A lot of my clients come to Pilates to improve their core strength, they understand that core strength can reduce back pain, improve posture and reduce tension in the shoulders and hips. What they don’t often know is that core strength and Pilates is more about connection and coordination than the strength of particular muscles. You can get strong abs without improving your core or your posture or reducing pain and tension in your body, in fact strong abs can result in a tighter, less responsive pelvic floor. So what do you do to improve your core strength?
What is core?
First, our core is not one muscle but a set of muscles and the primary purpose of the core muscles is to enable us to breath. The secondary purpose of the core muscles is to support all the organs in our torso. Our core muscles are:
- Deep abdominals – Transverse Abdominis (the front)
- Deep back muscles – Erector Spinae (the back)
- Pelvic floor muscles – Levator Ani, Coccygeus, Anococcygeal Ligament and Piriformis (the base)
- Diaphragm muscle (the lid)
When we focus on gripping the base of our core (our pelvic floor muscles) as we might in a plank or when we do a hundred sit ups, we fix the lower half of our breathing muscles. When this becomes habit we get very tight pelvic floor muscles that are not able to stretch to allow full and proper breath (although we might have fabulous looking abs). This pelvic floor tightness can also cause stress incontinence (leakage of urine when coughing, sneezing or laughing).
Breath is absolutely essential to connecting with and coordinating our deep abdominals. It is not possible to ‘switch on your core’ or ‘engage your core’ without utilising your breath. Our diaphragm (under our ribs) is the key muscle involved in breath, the movement of the diaphragm creates pressure. If the deep abdominals are out of synch with the diaphragm then the excess pressure pushes down on the pelvic floor and this can do long term damage to both men and women.
If core is breath how do I strengthen it?
Great question! You coordinate your muscles with your breath. You learn to let your muscles initiate the breath. It is the coordination of the muscles working together that gives you a sense of length in your torso and spine. This can transform any movement or exercise you do.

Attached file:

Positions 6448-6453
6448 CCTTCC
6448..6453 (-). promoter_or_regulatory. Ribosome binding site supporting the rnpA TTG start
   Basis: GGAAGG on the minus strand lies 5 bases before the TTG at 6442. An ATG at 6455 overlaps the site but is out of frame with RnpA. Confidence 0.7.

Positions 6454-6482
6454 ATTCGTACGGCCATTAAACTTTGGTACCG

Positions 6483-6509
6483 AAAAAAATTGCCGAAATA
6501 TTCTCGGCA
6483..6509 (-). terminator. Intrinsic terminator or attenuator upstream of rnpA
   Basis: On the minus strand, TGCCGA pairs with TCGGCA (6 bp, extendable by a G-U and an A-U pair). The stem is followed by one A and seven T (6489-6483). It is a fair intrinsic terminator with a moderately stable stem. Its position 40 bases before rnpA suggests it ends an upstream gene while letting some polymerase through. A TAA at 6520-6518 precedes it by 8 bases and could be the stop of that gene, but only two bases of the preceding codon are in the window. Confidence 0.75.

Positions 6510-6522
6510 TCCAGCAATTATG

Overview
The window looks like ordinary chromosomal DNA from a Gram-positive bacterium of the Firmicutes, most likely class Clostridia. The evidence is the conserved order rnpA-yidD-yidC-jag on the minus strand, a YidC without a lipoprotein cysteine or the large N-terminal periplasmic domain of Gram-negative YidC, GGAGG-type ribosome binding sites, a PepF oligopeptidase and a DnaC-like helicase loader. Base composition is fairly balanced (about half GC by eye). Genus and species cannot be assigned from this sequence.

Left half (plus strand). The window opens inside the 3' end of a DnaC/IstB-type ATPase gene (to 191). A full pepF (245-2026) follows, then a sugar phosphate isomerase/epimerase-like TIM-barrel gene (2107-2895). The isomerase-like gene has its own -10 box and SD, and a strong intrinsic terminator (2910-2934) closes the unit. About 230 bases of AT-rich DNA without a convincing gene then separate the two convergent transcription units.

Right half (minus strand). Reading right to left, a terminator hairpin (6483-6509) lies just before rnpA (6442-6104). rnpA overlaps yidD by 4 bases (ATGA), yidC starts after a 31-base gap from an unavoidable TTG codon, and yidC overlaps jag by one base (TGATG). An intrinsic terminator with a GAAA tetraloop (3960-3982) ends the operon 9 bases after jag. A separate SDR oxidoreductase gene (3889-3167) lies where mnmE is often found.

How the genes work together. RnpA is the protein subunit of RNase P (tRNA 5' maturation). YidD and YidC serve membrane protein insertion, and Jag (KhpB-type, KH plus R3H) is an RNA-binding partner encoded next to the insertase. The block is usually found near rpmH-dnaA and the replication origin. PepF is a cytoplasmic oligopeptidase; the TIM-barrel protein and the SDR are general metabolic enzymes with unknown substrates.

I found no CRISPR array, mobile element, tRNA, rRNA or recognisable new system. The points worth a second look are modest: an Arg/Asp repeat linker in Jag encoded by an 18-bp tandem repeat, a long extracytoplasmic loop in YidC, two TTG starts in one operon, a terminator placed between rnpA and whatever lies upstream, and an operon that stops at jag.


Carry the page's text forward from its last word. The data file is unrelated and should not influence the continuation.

Many preparatory exercises in the Pilates repertoire are designed to teach coordination of the core muscles with the breath. Here is an example of a beginner exercise to begin practicing.
Getting the load right…
Once you have practiced the coordination of the muscles with the breath we can start to add load, very precisely. Too much load and you simply tighten up into old habits, not enough and you won’t get stronger. This is where a trained and experienced movement teacher (yoga or Pilates) or Pelvic Floor Physiotherapist can help.
Alignment also plays a role here. You want your hips to be level and your spine to be neutral, with no buckling or bending in the spine. You can lift one leg to ad some load, and lift and lower it whilst the spine stays steady. Then lift the other leg, does your spine bend or arch away from the mat? If so this load is too heavy, so return to one leg and then the other. Slowly but surely working with the breath we get stronger.
If you would like to know more, sign up below to get information about the next webinar “Pelvic Prosperity and Core Strength”. I am Brigid Pearse a certified Pilates instructor and ex-dancer and a mum. I run a fully equipped Pilates studio from my home in Lennox Head and I run community Pilates mat classes in Byron Bay, Ballina and online. To receive regular body wisdom sign up below.
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